MORGANTOWN, W.Va. – West Virginia men’s basketball’s cast of guards is going to look a lot different in 2023-24.

Junior guards Seth Wilson and Kobe Johnson are the lone backcourt players returning from the 2022-23 roster, and Wilson (4.2 points per game) is WVU’s lead returning scorer.

But with the Mountaineers’ top three guards exiting the program at various points over the last year, transfer portal acquisitions were essential.

Arizona transfer Kerr Kriisa was one of WVU’s transfer portal crown jewels this offseason, and after a second complicated portal saga, he is officially a Mountaineer. Kriisa was a critical force in the Wildcats’ back-to-back Pac-12 Tournament Championships in 2022-23 in which he led the conference in assists per game.

In three years in Tucson, he also averaged 9.4 points per game.

“We’re going to have to beg him to probably be a little more aggressive in terms of looking to take his shot because he really is a pass-first guy trying to get everybody involved and running the show,” interim head coach Josh Eilert said. “From a coaching standpoint, you love it. You love to have that pass-first point guard that can just run the show and get everybody in the right place.”

Kriisa and Montana State transfer RaeQuan Battle are the two most established guards in the WVU program. While Kriisa’s spot is solidified following a chaotic saga of transfer portal entries and withdrawals, Battle’s status is still in question. WVU is Battle’s third collegiate stop after spending two years at both Washington and Montana State, so the NCAA has to approve his second-time transfer waiver in order for him to play this upcoming season.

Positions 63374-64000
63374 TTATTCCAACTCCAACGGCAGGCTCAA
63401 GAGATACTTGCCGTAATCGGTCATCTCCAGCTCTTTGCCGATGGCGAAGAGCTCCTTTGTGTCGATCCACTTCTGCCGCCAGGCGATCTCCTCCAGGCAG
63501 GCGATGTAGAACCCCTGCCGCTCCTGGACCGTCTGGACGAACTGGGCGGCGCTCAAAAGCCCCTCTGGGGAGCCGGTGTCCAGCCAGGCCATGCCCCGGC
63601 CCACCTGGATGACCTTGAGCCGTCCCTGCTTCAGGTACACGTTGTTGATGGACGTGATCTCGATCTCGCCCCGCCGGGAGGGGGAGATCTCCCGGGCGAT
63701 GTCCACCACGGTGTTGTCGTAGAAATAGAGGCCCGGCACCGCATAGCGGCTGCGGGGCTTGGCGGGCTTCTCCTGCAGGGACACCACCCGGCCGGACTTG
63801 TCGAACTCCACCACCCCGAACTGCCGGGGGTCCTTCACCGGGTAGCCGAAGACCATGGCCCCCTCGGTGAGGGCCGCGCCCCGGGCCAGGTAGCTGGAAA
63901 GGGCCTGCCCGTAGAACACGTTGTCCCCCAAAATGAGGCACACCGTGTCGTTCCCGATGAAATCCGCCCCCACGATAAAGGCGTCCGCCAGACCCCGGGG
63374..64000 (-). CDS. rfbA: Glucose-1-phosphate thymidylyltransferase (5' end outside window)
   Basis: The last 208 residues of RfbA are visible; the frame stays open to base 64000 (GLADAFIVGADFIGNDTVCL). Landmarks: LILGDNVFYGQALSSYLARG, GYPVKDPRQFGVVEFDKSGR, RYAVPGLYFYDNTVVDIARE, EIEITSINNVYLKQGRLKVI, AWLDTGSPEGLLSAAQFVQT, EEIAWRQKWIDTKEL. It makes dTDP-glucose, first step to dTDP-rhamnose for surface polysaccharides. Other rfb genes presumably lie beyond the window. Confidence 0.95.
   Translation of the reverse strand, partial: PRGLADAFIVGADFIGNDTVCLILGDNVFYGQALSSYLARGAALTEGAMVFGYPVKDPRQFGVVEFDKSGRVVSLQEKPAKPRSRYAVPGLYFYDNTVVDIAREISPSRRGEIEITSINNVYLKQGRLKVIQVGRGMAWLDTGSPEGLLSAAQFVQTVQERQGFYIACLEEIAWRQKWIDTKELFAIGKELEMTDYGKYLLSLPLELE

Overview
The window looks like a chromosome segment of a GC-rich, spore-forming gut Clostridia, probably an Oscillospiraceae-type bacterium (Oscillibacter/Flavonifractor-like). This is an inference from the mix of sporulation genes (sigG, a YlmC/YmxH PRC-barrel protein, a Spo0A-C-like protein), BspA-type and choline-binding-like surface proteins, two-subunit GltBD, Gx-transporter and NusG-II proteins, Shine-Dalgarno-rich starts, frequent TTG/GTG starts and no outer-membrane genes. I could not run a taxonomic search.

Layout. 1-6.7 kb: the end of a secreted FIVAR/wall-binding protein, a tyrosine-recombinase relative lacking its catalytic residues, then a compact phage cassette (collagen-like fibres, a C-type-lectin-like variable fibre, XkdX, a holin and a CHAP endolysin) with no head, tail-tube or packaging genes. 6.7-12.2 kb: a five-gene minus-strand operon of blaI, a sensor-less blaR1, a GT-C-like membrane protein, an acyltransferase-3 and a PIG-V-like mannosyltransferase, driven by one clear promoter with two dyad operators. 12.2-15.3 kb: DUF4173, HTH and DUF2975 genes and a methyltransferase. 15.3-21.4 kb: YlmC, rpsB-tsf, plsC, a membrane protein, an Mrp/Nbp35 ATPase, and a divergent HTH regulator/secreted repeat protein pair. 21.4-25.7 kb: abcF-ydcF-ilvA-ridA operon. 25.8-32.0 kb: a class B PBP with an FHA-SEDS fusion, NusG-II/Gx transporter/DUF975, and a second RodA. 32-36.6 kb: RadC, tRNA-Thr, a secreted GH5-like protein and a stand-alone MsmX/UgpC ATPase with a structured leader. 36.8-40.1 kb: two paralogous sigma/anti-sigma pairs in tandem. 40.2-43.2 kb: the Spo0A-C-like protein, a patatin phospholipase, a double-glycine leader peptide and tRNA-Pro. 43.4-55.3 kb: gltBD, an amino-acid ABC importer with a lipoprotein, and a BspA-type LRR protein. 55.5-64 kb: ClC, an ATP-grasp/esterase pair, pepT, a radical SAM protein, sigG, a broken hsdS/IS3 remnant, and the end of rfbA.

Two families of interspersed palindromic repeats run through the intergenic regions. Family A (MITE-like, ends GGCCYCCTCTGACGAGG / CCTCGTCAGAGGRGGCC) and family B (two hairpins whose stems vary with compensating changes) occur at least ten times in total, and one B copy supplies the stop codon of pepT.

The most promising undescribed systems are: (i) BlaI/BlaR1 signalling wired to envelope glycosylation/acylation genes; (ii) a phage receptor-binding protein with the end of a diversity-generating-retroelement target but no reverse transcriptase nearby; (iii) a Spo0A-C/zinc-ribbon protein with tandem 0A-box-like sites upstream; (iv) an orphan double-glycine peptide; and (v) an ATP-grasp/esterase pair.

If the waiver is approved, WVU’s cast of guards receives a significant boost.

“RaeQuan’s special,” Eilert said. “He really is special. Probably – I’m not even going to say probably – he’s probably our most natural athlete. He really scores the ball well. He can get his own shot, but defensively, he [is] one of those guys – if you go back to the ‘Press Virginia’ days – he would fit right in because he’s so smooth and so athletic and so quick-twitched compared to everybody else on that floor.”

Eilert is also pleased with the length of his guards. Including Battle, the average height of WVU guards is a smidge over 6-foot-3-inches. Jeremiah Bembry – the 6-foot-5-inch Florida State transfer – has particularly impressed from an athletic standpoint.

“I’ve always loved big, long guards [and] athletic guards,” Eilert said. “Kerr’s not big and athletic and long, but he’s a pass-first guy, and to have some type of one-two punch and bring somebody in if Kerr can’t guard a specific guy or [a] really athletic guy, you’ve got somebody with long athleticism to counter punch.”

Jose Perez* – who sat out WVU’s season in 2022 following his second transfer – and Eastern Michigan transfer Noah Farrakhan round out WVU’s guards for this season. Farrakhan averaged 12.11 points per game for Eastern Michigan last year. Perez scored 18.9 points per game for Manhattan as a junior at Manhattan.

  • Editors’s note: Eilert announced Saturday that Perez is no longer with West Virginia.